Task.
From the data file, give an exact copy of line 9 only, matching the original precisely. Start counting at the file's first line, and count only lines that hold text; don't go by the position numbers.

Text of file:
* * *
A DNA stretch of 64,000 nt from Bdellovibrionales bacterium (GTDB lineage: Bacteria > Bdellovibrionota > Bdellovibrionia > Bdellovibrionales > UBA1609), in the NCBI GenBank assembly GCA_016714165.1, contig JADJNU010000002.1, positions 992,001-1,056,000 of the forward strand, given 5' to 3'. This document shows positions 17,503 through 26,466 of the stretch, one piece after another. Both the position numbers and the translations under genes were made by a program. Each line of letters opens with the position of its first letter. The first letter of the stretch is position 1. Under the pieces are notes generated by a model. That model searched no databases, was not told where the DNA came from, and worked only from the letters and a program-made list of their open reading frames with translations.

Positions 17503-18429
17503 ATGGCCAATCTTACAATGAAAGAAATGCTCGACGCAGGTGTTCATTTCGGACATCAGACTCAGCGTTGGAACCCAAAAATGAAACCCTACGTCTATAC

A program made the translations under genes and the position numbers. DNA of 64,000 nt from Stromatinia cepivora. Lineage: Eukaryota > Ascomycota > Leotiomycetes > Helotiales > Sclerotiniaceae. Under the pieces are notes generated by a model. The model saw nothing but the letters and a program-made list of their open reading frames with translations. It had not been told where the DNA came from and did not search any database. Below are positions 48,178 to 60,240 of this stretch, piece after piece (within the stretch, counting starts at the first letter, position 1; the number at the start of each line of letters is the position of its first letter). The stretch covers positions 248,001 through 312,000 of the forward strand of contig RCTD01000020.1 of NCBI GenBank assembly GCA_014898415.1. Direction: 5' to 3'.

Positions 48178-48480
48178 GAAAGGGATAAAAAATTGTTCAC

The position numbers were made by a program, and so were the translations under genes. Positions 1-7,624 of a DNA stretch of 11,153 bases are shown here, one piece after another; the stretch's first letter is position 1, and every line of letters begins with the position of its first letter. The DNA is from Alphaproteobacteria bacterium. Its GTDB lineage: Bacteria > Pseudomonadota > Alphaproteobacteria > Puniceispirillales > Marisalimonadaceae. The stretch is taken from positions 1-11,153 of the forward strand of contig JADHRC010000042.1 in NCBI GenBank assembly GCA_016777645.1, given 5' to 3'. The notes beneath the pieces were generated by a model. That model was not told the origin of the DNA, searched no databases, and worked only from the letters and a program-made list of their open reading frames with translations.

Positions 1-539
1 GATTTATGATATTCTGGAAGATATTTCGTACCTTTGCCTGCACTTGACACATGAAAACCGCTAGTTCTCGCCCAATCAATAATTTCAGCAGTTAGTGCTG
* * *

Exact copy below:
1 GATTTATGATATTCTGGAAGATATTTCGTACCTTTGCCTGCACTTGACACATGAAAACCGCTAGTTCTCGCCCAATCAATAATTTCAGCAGTTAGTGCTG